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EADS Chief Underestimated Berlin as BAE Merger Fails

EADS CEO Tom Enders
Tom Enders, chief executive officer of European Aeronautic, Defence & Space Co. (EADS).

European Aeronautic, Defence & Space Co. Chief Executive Officer Tom Enders said he underestimated political opposition to a combination with BAE Systems Plc and vowed to review strategy after talks collapsed.

Enders, who is German, singled out Angela Merkel’s government as the stumbling block that contributed most to the merger’s downfall, saying in a letter to employees that “I’m ready to admit that we never expected to face such opposition against the deal, in particular not in Berlin.”

Merkel expressed her opposition to a deal in a phone call with French President Francois Hollande, according to a person with knowledge of the talks, who asked not to be identified because the conversation was private. German lawmakers had shown growing reservations about the combination since it became public, criticizing Enders for a lack of detail on his plans and that EADS should own a larger chunk of the combined company.

By contrast, Enders applauded the “strong efforts” by the French and U.K. governments to overcome an impasse, which ultimately proved futile as the deal collapsed yesterday with just hours left to produce a merger document or seek more time for an accord. Enders, calling the failed deal “unfortunate” and an “opportunity lost,” said he’d learnt a “number of lessons.”

“We will need to review our group strategy and defense activities in particular,” Enders wrote in the letter, which was obtained by Bloomberg News yesterday. “However, one thing is already clear: there will be no turning back to where we started from, and that pertains not only to strategy.”

Not Enough

The company declined as much as 48 cents, or 1.8 euros, ro 27 euros in Paris today, and traded at 27.05 euros as of 12:33 p.m. The stock had fallen 12 percent in the month between the first announcement of the merger plan and the day before it fell apart, as investors questioned the rationale of the deal.

EADS, based in Toulouse in southern France, and London-based BAE ended their effort to combine after first announcing the plan on Sept. 12. The disclosure of the project followed months of closed-door negotiations with governments that sought to win over the political stakeholders.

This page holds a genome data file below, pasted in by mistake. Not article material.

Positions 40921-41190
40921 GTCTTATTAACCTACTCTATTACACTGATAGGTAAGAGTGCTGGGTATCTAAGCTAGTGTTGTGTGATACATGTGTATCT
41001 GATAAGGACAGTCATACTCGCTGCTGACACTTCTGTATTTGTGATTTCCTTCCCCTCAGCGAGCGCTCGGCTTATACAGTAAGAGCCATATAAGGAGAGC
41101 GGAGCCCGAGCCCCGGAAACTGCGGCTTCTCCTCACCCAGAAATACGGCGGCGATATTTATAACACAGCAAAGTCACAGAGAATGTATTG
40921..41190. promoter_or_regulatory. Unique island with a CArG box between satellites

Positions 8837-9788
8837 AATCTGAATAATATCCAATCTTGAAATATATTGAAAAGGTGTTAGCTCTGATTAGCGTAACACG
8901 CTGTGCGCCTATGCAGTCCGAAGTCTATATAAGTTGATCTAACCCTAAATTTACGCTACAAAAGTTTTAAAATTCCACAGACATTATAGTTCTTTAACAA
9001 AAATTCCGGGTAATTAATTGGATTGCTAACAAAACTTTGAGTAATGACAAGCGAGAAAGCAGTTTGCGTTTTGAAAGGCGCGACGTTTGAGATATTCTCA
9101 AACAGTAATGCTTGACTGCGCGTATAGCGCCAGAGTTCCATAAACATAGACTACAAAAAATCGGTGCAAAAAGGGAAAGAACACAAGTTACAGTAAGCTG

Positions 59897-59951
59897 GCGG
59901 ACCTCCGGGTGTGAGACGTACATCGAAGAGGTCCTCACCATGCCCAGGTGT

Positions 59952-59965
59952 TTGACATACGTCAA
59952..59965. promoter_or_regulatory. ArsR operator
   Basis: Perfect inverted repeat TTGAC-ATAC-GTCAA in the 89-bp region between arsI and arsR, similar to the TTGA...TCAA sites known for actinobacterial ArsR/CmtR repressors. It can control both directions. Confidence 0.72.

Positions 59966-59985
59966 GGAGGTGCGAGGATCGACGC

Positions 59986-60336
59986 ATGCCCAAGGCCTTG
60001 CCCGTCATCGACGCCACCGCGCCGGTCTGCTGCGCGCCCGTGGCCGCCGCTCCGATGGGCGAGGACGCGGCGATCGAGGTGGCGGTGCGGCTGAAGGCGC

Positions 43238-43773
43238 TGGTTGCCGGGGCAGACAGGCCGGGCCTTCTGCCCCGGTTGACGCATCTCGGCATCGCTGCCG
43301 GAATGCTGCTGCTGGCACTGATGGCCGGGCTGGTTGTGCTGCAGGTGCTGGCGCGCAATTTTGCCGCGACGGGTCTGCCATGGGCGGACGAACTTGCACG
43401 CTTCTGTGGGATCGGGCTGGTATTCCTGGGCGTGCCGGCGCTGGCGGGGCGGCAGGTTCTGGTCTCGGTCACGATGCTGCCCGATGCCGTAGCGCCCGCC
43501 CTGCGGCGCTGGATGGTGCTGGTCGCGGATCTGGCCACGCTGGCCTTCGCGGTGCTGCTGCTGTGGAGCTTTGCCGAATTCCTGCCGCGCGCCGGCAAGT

EADS’s supervisory board members continues to appreciate Enders in his leadership role and “renewed their full support” at a regular meeting today, EADS said in a statement today. Chairman Arnaud Lagardere, whose namesake publishing company is a major shareholder in EADS, had demanded the merger modalities be reviewed while discussions were still ongoing.


While France and the U.K. were willing to give Germany a stake of about 9 percent in the enlarged group and thereby equal to France’s future holding, Merkel’s government still failed to warm to the deal on concern the combination would marginalize Europe’s largest economy and focus decision-making in France and the U.K. Germany.

German Deputy Economy Minister Peter Hintze, who is in charge of coordinating the government’s aerospace and defense policy, said the failure of the talks between EADS and BAE was in Germany’s interest, Spiegel magazine reported. Hintze and Enders had clashed before over issues such as company headquarters, which Enders pooled in France this year.

“I think that Germany’s industrial interests are best protected in this form of having a strong production chain from research, development to industrial production,” Hintze was quoted by Spiegel as saying. A ministry spokesman declined to comment on the report.

Enders indicated that the negotiations with BAE over the past few months will lead to deeper business ties between the two companies, regardless of the failed merger.

“Our relationship has been strengthened through this endeavor,” he said. “This is an excellent basis for the further development of our business ties in the defense field.”

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